Mitch Goldberg, president of investment advisory firm Melville, New York-based ClientFirst Strategy, believes the FOMO (fear of missing out) market will continue until sometime near end of March, at which point the stock market's strength will come down to earnings and revenue supporting the market's high valuation. Between the middle and end of March is when companies start making earnings preannouncements. Earnings start coming out in second week of April and expectations should be pretty high, he said.
"This entire year of positive strong returns in the S&P is based on P/E expansion, not earnings. That means investors are enthusiastic about stocks. Now corporations have to live up to the hype," Goldberg said.
He noted that March has marked the turnaround in stocks before, notably in 2000, another time when tech stocks were dominant.
After that first quarter earnings period, the election has more power to take hold of the market direction, Goldberg said, and that could include handicapping the Federal Reserve, which may be hard pressed to do anything so close to the election. "CPI has been steadily over 2% and I expect the Fed's preferred inflation measure to catch up. I think that presents an underappreciated risk, which is what makes it dangerous. If the CPI hits 3% and the Fed doesn't act to raise rates, the bond vigilantes will wreak havoc on the bond market, which should spill over into the stock market and the broader economy," he said.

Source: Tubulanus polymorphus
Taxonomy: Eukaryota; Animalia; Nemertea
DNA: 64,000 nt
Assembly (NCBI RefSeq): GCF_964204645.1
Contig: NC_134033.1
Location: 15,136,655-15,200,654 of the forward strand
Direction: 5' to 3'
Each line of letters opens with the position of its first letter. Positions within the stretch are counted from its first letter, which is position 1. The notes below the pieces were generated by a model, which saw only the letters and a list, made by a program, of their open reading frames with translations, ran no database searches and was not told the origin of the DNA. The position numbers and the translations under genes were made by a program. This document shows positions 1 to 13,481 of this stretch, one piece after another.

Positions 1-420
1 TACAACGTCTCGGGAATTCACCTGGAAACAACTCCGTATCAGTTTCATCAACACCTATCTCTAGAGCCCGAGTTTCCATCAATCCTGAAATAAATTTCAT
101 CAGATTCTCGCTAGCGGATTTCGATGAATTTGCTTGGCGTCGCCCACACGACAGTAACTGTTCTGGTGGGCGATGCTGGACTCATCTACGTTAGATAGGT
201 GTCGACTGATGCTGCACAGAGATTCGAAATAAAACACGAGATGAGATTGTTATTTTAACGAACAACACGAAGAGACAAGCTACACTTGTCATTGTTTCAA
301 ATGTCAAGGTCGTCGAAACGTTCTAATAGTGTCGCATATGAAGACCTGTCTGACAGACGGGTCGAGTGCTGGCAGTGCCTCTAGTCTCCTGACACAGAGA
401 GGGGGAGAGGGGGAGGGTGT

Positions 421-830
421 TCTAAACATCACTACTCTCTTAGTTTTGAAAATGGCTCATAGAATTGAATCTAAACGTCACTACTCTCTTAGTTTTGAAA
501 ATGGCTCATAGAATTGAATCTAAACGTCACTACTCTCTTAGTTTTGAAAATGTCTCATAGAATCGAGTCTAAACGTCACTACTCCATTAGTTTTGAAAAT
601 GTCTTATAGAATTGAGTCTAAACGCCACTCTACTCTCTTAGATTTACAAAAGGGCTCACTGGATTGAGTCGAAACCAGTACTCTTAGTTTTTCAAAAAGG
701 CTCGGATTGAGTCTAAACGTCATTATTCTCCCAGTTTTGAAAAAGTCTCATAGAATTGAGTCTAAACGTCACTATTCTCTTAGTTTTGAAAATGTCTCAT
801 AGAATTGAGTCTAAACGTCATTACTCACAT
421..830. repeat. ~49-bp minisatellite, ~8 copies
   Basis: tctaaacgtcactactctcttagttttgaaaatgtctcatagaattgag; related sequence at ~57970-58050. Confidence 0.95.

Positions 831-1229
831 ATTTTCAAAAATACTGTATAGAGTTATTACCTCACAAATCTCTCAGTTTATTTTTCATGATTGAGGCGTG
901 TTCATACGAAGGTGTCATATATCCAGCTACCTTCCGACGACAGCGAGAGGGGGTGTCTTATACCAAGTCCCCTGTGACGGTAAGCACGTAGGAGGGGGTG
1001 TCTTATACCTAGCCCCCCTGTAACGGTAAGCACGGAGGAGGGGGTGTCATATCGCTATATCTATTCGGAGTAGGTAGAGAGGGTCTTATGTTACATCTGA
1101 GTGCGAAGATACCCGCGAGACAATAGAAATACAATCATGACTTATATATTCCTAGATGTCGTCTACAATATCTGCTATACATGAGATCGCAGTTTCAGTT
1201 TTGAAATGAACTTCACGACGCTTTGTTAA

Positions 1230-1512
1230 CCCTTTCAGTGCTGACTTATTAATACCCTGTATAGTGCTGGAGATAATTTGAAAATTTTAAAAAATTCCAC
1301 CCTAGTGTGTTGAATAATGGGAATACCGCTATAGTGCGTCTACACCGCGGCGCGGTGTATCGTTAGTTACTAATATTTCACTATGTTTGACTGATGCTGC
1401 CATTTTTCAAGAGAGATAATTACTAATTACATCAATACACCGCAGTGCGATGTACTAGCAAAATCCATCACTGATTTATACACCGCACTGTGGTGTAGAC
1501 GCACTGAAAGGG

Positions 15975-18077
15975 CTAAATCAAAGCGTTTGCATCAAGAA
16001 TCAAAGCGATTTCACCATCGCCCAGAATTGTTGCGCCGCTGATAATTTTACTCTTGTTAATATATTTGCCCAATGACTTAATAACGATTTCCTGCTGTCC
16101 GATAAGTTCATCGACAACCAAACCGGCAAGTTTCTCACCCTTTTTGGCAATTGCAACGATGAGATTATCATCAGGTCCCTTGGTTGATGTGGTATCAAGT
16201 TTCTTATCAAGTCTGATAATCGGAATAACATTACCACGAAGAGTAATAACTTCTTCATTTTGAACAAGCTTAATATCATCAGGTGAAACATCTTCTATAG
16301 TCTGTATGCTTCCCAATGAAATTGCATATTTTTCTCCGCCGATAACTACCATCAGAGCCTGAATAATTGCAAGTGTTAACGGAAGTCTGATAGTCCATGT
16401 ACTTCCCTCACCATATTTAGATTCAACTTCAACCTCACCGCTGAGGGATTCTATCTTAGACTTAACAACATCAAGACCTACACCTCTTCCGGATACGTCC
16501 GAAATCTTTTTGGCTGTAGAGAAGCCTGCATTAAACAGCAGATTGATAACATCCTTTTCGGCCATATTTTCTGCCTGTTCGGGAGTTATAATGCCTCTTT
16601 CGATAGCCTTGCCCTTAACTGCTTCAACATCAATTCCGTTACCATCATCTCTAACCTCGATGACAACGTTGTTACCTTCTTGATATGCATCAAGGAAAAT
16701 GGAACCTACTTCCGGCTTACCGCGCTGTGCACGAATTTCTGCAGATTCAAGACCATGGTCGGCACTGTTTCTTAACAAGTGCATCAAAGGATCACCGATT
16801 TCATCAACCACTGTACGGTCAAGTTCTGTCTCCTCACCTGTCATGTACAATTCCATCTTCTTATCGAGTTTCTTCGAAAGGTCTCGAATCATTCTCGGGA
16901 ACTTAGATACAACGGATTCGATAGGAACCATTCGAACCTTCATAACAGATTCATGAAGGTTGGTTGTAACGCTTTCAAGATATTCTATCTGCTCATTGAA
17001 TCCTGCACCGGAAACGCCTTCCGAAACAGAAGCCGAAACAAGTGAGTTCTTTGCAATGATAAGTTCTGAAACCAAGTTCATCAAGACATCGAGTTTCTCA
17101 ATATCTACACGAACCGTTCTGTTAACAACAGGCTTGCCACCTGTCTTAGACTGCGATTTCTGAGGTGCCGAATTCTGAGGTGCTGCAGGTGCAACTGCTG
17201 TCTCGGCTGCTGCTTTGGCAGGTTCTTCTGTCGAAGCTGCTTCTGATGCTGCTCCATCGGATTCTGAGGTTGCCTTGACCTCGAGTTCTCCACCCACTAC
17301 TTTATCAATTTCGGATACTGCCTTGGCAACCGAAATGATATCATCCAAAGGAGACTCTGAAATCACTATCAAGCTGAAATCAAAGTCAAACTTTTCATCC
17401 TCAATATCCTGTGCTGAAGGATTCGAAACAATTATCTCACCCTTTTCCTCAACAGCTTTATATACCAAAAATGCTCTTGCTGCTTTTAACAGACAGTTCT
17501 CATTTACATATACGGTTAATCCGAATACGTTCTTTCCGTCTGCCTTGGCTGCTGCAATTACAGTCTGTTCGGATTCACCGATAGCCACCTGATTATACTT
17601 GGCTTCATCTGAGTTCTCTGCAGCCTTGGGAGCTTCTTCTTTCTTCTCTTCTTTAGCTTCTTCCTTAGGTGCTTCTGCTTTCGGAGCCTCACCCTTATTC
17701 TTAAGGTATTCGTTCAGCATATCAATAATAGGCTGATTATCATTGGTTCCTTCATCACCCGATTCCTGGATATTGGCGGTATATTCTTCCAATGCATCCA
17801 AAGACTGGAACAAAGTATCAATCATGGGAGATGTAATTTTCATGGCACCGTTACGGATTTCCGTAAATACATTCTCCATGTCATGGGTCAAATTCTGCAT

Millionaire outlook by the numbers
14%: Increase since the Spring survey in percentage of millionaires who think 2020 economy will be weaker.
27%: Millionaires who think the economy will end 2020 stronger.
47%: Independents who expect a weaker economy.
54%: Millionaires betting on an S&P gain of at least 5% in 2020.
14%: Millionaires age 55 and under who think the S&P will be up by 15% or more. Only 2% of older millionaires think that.
4%-5.9%: What many millionaires expect their overall investment portfolios to return in 2020.
17%: Of millionaires say tech will be their biggest investment among sectors in 2020 (tech and financials are the sectors with the largest current allocations.)
40%: Say government dysfunction is the biggest risk to the economy in 2020, typically the most popular answer from previous surveys.
The CNBC Millionaire survey polled more than 700 people with investible assets of $1 million or more, including 301 Republicans, 200 Democrats and 247 independents. Respondents had to be the financial decision-maker or share jointly in financial decision-making within the household. The survey is conducted twice a year, in the spring and fall, and has a margin of error of plus or minus 3.5 percentage points.